Sophie spreads Christmas cheer at London Zoo

The Countess of Wessex visited the new Monkey Valley and met youngsters in palliative care

With Christmas approaching, The Countess of Wessex carried out the first Christmas-themed engagement of the year with a visit to London Zoo yesterday.

Sophie toured the Zoo’s new exhibits and joined children in the festive celebrations, continuing to raise awareness about conservation efforts, which is a cause supported by many members of the Royal Family.

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The Countess of Wessex visited ZSL’s London Zoo. (Royal Family).

Sophie heard about the range of work done by ZSL (the Zoological Society of London), the zoo’s international conservation charity. ZSL runs the Regent’s Park centre, and has a wildlife park in Whipsnade.

The Countess explored the recently-restored Grade II listed Snowdon Aviary, which is now home to a troop of 10 Eastern black and white colobus monkeys, as part of the Zoo’s new Monkey Valley exhibit. The aviary was designed by the late Earl of Snowdon, Princess Margaret’s ex-husband.

Sophie joined in with helping to make some Christmas crafts for the animals. (Royal Family)

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The royal visitor also joined children who receive support from the Kaleidoscope Palliative Care and Community Children’s Nursing teams as they got stuck in creating festive-themed activities for the Zoo’s ring-tailed lemurs, including filling brightly wrapped boxes with sweet potato snacks for the stripy-tailed primates to forage for amongst the trees of their enclosure.

Sophie and the children spent time weaving tasty edible Christmas wreaths from leaves sourced by the zoo’s horticulture team.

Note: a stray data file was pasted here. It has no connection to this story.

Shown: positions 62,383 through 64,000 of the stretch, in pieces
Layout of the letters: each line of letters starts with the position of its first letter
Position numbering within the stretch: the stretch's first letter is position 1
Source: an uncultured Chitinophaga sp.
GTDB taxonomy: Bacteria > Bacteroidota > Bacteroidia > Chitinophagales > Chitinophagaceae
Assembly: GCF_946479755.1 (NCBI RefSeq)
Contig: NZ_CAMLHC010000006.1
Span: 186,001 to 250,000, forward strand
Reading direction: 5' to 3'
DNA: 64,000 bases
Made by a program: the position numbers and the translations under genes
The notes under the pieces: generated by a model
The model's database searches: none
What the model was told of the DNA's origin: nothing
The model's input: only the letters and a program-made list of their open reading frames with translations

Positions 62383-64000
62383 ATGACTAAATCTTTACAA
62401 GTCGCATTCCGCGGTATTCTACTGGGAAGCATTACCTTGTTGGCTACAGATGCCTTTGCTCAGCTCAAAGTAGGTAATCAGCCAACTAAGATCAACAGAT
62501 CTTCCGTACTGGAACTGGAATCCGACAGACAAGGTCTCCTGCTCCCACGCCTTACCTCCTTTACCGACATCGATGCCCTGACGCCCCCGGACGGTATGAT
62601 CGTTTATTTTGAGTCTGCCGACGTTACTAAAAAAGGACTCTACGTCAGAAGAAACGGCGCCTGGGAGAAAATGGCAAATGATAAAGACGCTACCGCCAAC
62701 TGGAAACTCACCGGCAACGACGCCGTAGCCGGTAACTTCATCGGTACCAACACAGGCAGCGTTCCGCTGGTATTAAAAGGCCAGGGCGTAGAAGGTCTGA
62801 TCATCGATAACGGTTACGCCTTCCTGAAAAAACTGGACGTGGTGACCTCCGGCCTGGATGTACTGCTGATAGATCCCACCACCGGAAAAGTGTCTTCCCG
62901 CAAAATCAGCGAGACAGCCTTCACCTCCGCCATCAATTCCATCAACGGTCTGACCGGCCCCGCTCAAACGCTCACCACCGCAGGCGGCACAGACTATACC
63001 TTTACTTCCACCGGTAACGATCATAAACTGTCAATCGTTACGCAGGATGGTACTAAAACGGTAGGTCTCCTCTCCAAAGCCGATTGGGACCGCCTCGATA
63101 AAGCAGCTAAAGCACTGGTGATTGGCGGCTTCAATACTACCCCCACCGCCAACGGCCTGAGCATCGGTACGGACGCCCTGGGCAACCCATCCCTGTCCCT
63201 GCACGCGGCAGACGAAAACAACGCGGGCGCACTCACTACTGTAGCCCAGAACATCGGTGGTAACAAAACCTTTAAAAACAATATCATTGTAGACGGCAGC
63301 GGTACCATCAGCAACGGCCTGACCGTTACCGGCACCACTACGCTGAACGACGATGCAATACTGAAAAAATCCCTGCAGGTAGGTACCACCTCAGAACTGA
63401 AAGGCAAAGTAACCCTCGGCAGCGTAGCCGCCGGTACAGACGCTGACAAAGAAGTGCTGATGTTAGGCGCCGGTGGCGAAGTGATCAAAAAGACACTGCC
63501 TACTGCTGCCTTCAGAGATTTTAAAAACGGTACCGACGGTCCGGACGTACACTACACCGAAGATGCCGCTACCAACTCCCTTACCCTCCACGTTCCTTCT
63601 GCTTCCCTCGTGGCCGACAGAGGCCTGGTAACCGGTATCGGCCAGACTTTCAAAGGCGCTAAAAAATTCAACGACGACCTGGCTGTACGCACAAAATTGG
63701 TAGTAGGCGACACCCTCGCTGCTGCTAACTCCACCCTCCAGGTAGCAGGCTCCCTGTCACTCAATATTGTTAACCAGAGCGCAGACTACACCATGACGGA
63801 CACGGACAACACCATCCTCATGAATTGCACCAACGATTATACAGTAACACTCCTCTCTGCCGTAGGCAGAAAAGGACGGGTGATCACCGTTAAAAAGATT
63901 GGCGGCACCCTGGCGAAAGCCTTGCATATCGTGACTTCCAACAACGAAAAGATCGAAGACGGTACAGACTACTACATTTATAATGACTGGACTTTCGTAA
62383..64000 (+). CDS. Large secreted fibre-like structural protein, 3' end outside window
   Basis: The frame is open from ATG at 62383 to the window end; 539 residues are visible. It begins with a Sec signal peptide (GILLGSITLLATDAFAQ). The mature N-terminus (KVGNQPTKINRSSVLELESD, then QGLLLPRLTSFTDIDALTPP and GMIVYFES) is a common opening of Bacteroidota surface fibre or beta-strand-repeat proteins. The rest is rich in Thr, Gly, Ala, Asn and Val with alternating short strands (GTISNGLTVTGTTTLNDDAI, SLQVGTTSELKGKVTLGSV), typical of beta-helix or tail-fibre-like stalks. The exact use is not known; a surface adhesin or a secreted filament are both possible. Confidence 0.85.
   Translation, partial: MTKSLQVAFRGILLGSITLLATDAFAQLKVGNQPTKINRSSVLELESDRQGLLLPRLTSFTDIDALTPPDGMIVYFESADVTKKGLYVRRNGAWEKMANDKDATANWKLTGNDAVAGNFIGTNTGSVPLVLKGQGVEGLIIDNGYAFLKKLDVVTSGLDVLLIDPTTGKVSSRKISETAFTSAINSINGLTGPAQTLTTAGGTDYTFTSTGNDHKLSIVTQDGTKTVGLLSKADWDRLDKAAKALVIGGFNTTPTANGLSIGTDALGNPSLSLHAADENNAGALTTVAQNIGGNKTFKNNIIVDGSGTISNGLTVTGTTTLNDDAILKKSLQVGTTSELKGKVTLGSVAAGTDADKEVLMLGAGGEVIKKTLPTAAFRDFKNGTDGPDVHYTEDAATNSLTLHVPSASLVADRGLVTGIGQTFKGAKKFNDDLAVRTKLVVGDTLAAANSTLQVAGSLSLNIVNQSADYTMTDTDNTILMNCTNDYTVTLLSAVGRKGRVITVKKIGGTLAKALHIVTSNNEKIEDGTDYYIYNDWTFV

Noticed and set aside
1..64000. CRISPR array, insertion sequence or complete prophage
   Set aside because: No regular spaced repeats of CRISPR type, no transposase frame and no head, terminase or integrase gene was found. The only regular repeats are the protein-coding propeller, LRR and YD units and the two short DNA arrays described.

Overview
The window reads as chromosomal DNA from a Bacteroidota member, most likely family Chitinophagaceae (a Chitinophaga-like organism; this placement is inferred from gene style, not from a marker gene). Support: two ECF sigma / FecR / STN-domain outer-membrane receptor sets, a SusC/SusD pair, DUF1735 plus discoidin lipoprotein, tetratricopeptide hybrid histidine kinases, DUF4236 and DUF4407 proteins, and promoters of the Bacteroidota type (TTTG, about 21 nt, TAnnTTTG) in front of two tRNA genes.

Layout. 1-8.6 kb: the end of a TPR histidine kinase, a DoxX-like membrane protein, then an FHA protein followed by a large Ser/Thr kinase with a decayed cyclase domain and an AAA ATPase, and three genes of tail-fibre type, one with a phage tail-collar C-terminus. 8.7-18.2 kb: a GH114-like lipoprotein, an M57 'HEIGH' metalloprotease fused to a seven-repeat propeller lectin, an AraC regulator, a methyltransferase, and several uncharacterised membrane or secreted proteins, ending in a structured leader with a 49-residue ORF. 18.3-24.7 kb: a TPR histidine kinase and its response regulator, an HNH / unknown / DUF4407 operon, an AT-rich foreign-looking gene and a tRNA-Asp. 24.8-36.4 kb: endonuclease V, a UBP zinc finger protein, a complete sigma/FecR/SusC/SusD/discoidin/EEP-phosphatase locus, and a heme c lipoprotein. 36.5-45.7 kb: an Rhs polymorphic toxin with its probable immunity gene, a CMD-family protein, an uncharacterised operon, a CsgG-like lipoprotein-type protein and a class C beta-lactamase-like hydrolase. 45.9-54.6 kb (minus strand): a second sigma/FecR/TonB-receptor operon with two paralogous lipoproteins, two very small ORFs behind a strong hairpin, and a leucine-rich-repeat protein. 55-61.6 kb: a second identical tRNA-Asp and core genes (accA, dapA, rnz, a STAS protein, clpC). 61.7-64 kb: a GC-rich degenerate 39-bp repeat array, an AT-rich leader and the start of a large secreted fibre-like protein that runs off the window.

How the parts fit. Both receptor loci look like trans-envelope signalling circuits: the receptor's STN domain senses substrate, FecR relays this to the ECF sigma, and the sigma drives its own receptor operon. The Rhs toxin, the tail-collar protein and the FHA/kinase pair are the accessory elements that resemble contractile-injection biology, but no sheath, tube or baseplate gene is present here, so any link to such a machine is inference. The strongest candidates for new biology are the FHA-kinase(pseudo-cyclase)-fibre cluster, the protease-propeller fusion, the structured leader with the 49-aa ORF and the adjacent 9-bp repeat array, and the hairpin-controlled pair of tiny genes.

Palliative care and supporting ill youngsters are causes the Countess has promoted for many years.

The visiting children were there as part of ZSL’s Community Access Scheme, which brings more people closer to wildlife by providing discounted or free access to the zoo for people with additional needs or disabilities, low-income households, and people over 60 at risk of isolation.

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Rainforest Life, London’s only living rainforest, is home to tree anteaters, two-toed sloths and red titi monkeys. Here, Sophie was joined by children from St Mary’s Bryanston Square Church of England Primary School. The children were visiting as part of ZSL’s Education Access Scheme, which enables schools in the local Camden and Westminster boroughs to take regular educational trips to London Zoo.

The mother-of-two also met ZSL zookeepers who care for more than 14,000 animals at the conservation zoo, as well as ZSL’s Counter Trafficking Officer Grant Miller, and Fabrice Inkonkoy, a Forestry Technical Expert from ZSL’s Sustainable Business and Finance Team.

ZSL Director General Matthew Gould said: ‘We were honoured to welcome Her Royal Highness to ZSL London Zoo today, to join in some of our festive, educational activities, learn more about ZSL’s vital science and conservation work, and visit Monkey Valley – which itself has an important link to the Royal Family.

‘The restored Snowdon Aviary structure, which remains a remarkable feat of architecture, was first designed in the 1960s by the late Earl of Snowdon, Anthony Armstrong-Jones – then husband to Princess Margaret. Queen Elizabeth II visited the exhibit in 1967, accompanied by her sister.’

Gould added: ‘We were particularly pleased Her Royal Highness was able to meet some of the thousands of children who are part of ZSL’s Community Access Scheme. The scheme lets children who would not otherwise be able to visit the zoo have the chance to do so, and be inspired by our animals and the work we do to protect wildlife around the world. The Royal Family has been a vital part of ZSL’s 200-year history and has helped us to inspire millions to protect wildlife around the world.’

The visit was especially special to The Countess of Wessex as ZSL was one of her late mother-in-law’s patronages. Elizabeth II visited London Zoo last in 2016, when she and Prince Philip opened a new lion enclosure.

The late Queen was patron ZSL from her coronation in 1953 until her death in September. She followed in the footsteps of every British Monarchs since 1829, who were also patrons of the ZSL; George IV granted ZSL its first Royal Charter that year. It is not known if King Charles III will become continue the tradition, but with his own passion for conservation, it seems likely he might.

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